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Sprockets: Tricks aren't Just for Kids

16 Apr 2008


When I first heard about sprockets, I didn't really know what to think. It was a pretty low-key introduction. I met with my editor over brunch at Seven West. You know the spot around the corner from the Shoppers’ drug mart, just off Yonge, one block south of Bloor. Right, well, after a coffee and a plate of cold fries, he breaks out his movie assignments for this month. As it turns out, he was getting ready for a trip and wanted to dump a pile of flicks in my lap - sure, why not. Then he reached back into his bag and pulled out two more discs. "Oh, and these are for Sprockets." He said. "Sprockets?! What's that like some sort of film festival for gear-heads?" I asked. "No, it's actually a film festival for kids, like TIFF, only minus the adult contingent." He didn't actually say that last bit, I ad-libbed.

From my treasure trove of new movies, the first one I popped into the DVD player was the eleven minute short, I Want to Be a Pilot. It's quite possibly the most depressing, gut-wrenching and heart-breaking thing you could see in such a short period of time, without any severe scenes of human suffering. Director Diego Quemada-Diez sheds some light on the life a young boy in Africa. His dream: to be a pilot and leave his destitute life behind. Perhaps a little melodramatic, but the truth of his plight will surely move viewers, especially children, to think, if not reflect on their fortunes in this life. We take too many things for granted here in North America, and this film succeeds as an appropriate eye-opener for an audience of all ages.

Somewhat along the same line, in so far as thought provoking documentary cinema presented at Sprockets, is Darius Goes West: The Roll of His Life. Quite possibly the most educational movie at this year’s Sprockets film festival, the immensity of this film goes beyond words. It’s about a fifteen year old boy already well on his way to losing the battle with Duchene Muscular Dystrophy (DMD), who embarks on a cross-country road trip with twelve of his friends. He’s a fighter, who at a very young age, has accepted the reality of his situation and still finds the courage to realize his dream.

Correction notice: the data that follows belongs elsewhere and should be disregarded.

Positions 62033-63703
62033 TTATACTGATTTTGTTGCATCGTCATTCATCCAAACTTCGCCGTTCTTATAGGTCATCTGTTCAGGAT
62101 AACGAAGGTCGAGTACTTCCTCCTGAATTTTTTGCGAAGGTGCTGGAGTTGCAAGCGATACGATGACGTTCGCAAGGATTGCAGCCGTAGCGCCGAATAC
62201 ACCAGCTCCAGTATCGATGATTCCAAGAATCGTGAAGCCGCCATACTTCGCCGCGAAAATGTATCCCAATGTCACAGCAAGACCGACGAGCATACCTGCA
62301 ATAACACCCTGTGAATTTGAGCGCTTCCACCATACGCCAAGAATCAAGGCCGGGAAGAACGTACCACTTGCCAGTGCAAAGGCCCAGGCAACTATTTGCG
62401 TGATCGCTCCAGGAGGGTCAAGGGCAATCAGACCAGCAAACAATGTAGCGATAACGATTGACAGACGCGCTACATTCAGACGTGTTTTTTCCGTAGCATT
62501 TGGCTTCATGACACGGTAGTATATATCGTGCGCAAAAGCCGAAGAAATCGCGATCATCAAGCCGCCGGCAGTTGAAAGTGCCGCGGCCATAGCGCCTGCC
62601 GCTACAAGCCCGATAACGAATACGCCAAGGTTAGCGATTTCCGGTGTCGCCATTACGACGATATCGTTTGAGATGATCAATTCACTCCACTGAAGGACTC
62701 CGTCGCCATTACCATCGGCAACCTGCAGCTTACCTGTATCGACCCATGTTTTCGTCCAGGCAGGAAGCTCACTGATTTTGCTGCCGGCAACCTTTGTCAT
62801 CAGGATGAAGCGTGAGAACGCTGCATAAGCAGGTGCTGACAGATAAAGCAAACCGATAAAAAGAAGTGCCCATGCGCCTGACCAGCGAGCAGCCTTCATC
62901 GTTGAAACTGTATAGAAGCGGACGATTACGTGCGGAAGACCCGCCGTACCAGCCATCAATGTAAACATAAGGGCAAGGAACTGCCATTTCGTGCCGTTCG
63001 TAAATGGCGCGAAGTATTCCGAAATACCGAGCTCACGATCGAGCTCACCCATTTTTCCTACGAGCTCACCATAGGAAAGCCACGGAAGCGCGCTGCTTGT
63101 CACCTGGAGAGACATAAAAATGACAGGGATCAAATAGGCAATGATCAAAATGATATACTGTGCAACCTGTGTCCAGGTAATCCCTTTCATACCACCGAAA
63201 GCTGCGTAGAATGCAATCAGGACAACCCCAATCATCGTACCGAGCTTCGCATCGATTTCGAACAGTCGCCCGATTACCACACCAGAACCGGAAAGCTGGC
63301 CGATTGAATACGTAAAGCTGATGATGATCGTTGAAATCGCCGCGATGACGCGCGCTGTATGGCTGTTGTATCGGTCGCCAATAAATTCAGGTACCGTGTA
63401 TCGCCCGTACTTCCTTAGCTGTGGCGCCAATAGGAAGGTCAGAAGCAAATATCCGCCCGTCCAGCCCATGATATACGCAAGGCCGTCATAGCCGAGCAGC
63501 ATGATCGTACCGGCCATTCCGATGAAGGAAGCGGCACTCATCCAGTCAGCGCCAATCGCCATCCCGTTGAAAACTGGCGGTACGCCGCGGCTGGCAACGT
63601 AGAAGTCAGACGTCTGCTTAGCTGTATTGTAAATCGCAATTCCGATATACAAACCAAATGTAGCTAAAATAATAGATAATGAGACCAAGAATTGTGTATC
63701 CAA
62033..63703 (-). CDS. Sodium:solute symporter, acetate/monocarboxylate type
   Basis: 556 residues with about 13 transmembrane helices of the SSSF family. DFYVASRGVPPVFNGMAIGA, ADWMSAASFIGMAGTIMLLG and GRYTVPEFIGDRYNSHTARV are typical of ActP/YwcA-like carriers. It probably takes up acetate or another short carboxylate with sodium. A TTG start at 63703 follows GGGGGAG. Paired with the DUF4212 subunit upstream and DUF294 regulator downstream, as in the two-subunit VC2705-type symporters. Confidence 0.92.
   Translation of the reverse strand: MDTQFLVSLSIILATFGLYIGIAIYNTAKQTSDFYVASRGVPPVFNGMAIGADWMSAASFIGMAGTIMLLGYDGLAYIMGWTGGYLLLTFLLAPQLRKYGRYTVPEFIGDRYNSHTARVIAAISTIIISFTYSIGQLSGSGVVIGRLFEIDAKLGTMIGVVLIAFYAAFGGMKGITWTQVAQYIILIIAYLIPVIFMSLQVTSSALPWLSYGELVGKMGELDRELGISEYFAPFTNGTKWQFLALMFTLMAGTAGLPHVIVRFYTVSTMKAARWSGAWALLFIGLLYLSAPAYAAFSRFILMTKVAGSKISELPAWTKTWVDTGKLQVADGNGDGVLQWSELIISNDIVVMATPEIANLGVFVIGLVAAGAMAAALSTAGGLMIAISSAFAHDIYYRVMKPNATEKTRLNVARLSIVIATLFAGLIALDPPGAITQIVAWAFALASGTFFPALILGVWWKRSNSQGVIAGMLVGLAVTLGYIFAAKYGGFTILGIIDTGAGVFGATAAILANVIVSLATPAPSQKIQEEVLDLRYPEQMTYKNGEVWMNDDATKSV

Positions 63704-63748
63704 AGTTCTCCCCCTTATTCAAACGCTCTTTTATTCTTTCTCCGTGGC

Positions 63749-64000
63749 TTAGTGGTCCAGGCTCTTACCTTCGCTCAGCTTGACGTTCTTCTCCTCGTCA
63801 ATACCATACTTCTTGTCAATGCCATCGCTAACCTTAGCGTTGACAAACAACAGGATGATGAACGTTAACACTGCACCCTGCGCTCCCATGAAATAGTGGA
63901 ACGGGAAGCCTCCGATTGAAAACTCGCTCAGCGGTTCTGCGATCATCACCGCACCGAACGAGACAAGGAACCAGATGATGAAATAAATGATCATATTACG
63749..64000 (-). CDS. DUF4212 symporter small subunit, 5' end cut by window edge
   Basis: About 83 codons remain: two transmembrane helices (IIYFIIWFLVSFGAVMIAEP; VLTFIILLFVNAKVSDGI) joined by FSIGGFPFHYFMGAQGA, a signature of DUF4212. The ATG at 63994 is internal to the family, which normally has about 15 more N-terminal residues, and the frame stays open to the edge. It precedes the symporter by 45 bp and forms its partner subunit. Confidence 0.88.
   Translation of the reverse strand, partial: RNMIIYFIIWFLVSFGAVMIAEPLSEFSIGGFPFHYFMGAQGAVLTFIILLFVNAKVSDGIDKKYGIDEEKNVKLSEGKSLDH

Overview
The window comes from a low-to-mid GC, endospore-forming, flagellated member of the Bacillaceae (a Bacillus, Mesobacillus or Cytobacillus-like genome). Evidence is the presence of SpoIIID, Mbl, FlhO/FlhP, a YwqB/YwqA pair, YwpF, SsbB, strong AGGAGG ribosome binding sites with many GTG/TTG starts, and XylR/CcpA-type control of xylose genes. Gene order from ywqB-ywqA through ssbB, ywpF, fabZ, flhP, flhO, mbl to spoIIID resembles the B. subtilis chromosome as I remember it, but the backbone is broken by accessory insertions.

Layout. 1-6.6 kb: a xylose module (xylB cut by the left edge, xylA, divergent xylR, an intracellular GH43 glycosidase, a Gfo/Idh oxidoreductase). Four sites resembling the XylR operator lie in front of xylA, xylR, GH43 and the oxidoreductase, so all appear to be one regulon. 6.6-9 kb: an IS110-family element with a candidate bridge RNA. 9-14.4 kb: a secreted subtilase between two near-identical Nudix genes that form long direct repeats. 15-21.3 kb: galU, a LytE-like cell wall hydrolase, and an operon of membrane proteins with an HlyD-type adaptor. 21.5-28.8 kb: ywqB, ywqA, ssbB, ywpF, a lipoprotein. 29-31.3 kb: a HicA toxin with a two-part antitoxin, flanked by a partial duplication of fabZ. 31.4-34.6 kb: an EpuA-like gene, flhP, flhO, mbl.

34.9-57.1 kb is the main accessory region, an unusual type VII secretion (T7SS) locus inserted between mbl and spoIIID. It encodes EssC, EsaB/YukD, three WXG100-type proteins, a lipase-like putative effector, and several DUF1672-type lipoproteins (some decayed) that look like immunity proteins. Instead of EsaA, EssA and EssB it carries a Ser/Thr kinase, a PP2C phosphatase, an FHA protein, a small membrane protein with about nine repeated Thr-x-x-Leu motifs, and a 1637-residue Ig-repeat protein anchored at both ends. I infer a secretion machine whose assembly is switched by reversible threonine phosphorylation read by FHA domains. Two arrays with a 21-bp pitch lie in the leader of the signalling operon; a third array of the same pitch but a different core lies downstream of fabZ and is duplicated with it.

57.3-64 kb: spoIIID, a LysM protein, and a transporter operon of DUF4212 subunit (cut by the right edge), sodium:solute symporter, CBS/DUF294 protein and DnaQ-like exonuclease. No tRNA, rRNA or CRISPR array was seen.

Director and close friend to Darius, Logan Smalley, takes us on a roller coaster ride from petting gators in a swamp, feeding giraffes bananas in a zoo, to praying Chihuahuas in a parking lot. No jokes here, just trust me, it makes for an entertaining cinematic experience. The catalyst for this adventure: trying to get Darius’ wheelchair “tricked out” on MTV’s hit show Pimp My Ride, in California. Along the way, the boys also document their trip as a means to generate awareness and support in the fight against this terrible disease, not sympathy. On more than one occasion, we see the true mark of this young man’s character. For him, the hour for finding a cure has long since past, but there is still hope for the generation to come, and he knows it. En route, the boys build some unbreakable bonds as they discover the awesome power of friendship.

After ninety-four minutes of footage, three rap songs, an RV breakdown, a day at the beach, an afternoon of spelunking, some river-rafting, a hot air balloon ride, some tattoos, a messy run in with some wasabi, and a harrowing storm chase, Darius’ wheelchair finally gets a much needed make-over. Well, actually, his original electronic chair broke down beyond repair, and was left for scrap. Luckily, some sponsors and a custom designer at East Coast Choppers came to the rescue and Darius’ ride got some new spinners.  In the end, we learn that MTV will never help us solve anything, but we can help ourselves and each other – thank you Darius!

The festival runs until Friday, April 18th. FYI: due to the overwhelming response, there has been a venue change for the showing of Darius Goes West: The Roll of His Life to make it more accessible for everyone interested in attending. You can see it this Thursday, April 17th, at the Toronto Centre for the Arts. The scheduled start times of the screenings remain unchanged. For more information on Sprockets, movie listings, etc., click to www.sprockets.ca . To learn more about Darius and the plight of those suffering from DMD, click to www.dgwknowaboutit.com . Or, forget about other people in pain, switch over to MTV and see what that does for your understanding of the world…

Price: $6.60 Children under 18, $10.61 Adults
For more information call: 416-968-FILM

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